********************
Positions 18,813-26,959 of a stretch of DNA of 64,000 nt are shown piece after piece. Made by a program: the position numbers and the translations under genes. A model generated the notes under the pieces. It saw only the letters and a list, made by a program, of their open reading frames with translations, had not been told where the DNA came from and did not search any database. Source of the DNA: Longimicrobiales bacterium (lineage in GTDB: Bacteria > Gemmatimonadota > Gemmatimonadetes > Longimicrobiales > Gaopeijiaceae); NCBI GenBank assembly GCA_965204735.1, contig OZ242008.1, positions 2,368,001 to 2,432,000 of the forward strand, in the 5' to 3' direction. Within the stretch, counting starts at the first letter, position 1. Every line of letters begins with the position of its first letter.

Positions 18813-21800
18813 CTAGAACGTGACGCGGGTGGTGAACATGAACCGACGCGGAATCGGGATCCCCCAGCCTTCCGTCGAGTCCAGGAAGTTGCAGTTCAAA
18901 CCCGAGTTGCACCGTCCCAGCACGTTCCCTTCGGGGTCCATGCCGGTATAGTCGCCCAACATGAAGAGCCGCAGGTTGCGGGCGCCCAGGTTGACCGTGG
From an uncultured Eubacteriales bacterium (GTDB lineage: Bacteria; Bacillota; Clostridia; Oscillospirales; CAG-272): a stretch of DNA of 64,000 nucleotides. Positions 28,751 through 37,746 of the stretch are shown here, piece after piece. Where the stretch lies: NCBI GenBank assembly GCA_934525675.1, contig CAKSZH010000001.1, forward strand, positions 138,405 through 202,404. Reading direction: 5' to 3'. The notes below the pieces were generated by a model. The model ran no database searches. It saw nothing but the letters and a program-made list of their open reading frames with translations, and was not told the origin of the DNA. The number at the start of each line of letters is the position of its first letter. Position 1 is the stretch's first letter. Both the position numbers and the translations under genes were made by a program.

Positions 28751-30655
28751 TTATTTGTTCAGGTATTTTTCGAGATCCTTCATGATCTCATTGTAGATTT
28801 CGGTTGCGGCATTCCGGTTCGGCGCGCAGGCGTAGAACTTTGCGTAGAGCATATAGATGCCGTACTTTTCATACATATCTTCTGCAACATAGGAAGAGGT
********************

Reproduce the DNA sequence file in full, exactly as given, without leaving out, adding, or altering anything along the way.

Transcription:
Positions 18,813-26,959 of a stretch of DNA of 64,000 nt are shown piece after piece. Made by a program: the position numbers and the translations under genes. A model generated the notes under the pieces. It saw only the letters and a list, made by a program, of their open reading frames with translations, had not been told where the DNA came from and did not search any database. Source of the DNA: Longimicrobiales bacterium (lineage in GTDB: Bacteria > Gemmatimonadota > Gemmatimonadetes > Longimicrobiales > Gaopeijiaceae); NCBI GenBank assembly GCA_965204735.1, contig OZ242008.1, positions 2,368,001 to 2,432,000 of the forward strand, in the 5' to 3' direction. Within the stretch, counting starts at the first letter, position 1. Every line of letters begins with the position of its first letter.

Positions 18813-21800
18813 CTAGAACGTGACGCGGGTGGTGAACATGAACCGACGCGGAATCGGGATCCCCCAGCCTTCCGTCGAGTCCAGGAAGTTGCAGTTCAAA
18901 CCCGAGTTGCACCGTCCCAGCACGTTCCCTTCGGGGTCCATGCCGGTATAGTCGCCCAACATGAAGAGCCGCAGGTTGCGGGCGCCCAGGTTGACCGTGG
From an uncultured Eubacteriales bacterium (GTDB lineage: Bacteria; Bacillota; Clostridia; Oscillospirales; CAG-272): a stretch of DNA of 64,000 nucleotides. Positions 28,751 through 37,746 of the stretch are shown here, piece after piece. Where the stretch lies: NCBI GenBank assembly GCA_934525675.1, contig CAKSZH010000001.1, forward strand, positions 138,405 through 202,404. Reading direction: 5' to 3'. The notes below the pieces were generated by a model. The model ran no database searches. It saw nothing but the letters and a program-made list of their open reading frames with translations, and was not told the origin of the DNA. The number at the start of each line of letters is the position of its first letter. Position 1 is the stretch's first letter. Both the position numbers and the translations under genes were made by a program.

Positions 28751-30655
28751 TTATTTGTTCAGGTATTTTTCGAGATCCTTCATGATCTCATTGTAGATTT
28801 CGGTTGCGGCATTCCGGTTCGGCGCGCAGGCGTAGAACTTTGCGTAGAGCATATAGATGCCGTACTTTTCATACATATCTTCTGCAACATAGGAAGAGGT